In difficult moments such as this, companies need to prioritize timely, quality and consistent communications with employees, vendors and partners. Apart from being an integral component of sound leadership, this will be key in ensuring all of the business fundamentals the investment community values. It will also be a good litmus test – because if your own employees don’t buy into your position, message or initiative, it won’t succeed externally.
Be transparent in communicating near-term challenges
Communicate transparently and candidly about the short-term challenges the company expects to face from operational risks to disruptions in the supply chain or changes in market dynamics. Transparency is not a sign of vulnerability but of sensible risk management and sound governance. When carried out effectively, it can demonstrate management’s grasp on the situation and its strong leadership capabilities in navigating challenging circumstances. The management team should articulate clearly and to its best ability an assessment of the immediate, material impact of the current situation on the business. Avoid downplaying the impact of short-term disruptions or brushing them off; instead, address the challenges in a clear and transparent way.
Use the opportunity to reinforce the business’ long-term fundamentals
This is also a critical opportunity for leadership to highlight and reinforce the business’ long-term fundamentals, which will support an eventual recovery and deliver long-term value. Refresh the messaging on the strengths of the company, from the value of its key offerings to talent and even investment in innovation.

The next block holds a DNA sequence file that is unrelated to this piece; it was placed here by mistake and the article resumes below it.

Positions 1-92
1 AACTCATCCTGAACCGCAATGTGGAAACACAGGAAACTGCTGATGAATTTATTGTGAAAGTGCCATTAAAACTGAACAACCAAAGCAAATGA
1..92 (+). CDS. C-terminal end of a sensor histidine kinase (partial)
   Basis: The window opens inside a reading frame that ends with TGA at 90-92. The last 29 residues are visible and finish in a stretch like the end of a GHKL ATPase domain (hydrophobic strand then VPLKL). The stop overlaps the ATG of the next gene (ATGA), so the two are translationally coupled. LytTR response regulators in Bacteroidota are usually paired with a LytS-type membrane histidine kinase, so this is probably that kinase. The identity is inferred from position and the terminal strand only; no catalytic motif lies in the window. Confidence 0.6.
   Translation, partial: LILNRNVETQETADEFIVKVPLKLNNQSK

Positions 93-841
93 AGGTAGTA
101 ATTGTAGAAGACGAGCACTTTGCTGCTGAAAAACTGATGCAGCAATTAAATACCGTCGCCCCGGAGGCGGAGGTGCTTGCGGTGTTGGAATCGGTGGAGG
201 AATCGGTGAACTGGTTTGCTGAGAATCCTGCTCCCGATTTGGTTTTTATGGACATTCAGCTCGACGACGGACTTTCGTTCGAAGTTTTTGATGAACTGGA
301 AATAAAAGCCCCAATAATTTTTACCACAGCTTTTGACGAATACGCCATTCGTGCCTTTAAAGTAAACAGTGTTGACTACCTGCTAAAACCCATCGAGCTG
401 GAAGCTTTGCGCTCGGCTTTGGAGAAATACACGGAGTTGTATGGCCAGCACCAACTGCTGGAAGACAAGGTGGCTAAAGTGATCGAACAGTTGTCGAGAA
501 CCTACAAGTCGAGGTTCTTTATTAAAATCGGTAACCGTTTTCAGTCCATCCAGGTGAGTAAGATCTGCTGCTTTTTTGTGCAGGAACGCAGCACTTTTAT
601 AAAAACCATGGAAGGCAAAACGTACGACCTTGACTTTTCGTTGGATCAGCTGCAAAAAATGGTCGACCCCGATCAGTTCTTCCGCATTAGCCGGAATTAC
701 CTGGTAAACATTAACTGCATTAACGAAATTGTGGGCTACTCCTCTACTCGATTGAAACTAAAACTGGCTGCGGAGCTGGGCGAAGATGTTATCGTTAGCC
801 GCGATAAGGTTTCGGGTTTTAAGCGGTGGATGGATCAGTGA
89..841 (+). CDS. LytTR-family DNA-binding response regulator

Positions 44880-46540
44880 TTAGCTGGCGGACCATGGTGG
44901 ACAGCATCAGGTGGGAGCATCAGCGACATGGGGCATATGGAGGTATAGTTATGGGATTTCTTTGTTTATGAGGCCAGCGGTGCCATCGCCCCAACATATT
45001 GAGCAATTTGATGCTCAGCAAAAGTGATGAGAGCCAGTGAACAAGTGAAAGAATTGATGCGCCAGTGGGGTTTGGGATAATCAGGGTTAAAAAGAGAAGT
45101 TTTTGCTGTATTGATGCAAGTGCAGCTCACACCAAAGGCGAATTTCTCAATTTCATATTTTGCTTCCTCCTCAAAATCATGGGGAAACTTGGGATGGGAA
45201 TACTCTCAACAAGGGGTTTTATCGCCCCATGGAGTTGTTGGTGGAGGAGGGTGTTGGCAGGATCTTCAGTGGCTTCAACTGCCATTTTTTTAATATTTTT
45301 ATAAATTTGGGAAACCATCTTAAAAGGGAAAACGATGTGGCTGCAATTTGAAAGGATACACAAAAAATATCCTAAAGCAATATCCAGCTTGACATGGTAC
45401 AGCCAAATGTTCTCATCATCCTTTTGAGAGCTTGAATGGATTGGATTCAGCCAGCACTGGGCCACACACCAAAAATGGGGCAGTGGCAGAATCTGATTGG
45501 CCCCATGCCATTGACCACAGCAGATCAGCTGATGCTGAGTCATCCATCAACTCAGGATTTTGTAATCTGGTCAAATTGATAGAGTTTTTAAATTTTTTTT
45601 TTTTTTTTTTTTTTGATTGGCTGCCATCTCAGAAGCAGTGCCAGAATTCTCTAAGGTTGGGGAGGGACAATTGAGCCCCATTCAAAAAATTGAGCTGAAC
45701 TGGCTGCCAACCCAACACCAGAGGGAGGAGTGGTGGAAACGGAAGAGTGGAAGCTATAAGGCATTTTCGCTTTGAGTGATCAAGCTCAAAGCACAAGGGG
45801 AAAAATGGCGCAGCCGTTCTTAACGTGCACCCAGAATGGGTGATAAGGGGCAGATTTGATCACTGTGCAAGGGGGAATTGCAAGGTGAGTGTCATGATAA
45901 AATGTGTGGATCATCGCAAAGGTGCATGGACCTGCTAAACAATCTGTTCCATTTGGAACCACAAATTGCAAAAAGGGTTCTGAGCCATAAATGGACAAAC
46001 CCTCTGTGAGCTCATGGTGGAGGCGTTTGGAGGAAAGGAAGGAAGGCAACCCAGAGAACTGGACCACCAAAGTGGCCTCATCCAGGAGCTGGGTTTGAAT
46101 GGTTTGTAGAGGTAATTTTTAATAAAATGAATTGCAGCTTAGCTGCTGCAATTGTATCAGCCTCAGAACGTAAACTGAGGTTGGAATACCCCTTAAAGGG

Communicate solutions and commitment…
The assessment of the epidemic’s impact should also include communications around solutions and mitigatory measures that the company has in place. It is important to show the company’s ability and resolve to weather the storm.
…But also be ready to respond to concerns and uncertainty
Be realistic when communicating your outlook and guidance on the remainder of the financial period and be ready to brace for worst-case scenarios. The current situation may present a prolonged challenge that persists for a long time. Stay abreast of the latest developments, consider possible scenarios and be ready to address legitimate concerns and doubts from the investment community.
Think about your communication goals
The interest of your investors will no doubt be weighted toward the business and financial impact of the epidemic. The company would need to demonstrate its commitment in delivering what each stakeholder is looking for. By effectively demonstrating the company’s ability to achieve shared goals and find alignment with its stakeholders (such as business partners and customers) during difficult times, the company also makes its case for its ability to create long-term, sustainable value for investors.
The primary goal is to get a balance between providing an assessment of the impact, as well as conveying long-term confidence and resilience. This will help the companies to reassure and offer clarity to investors during these times of uncertainty.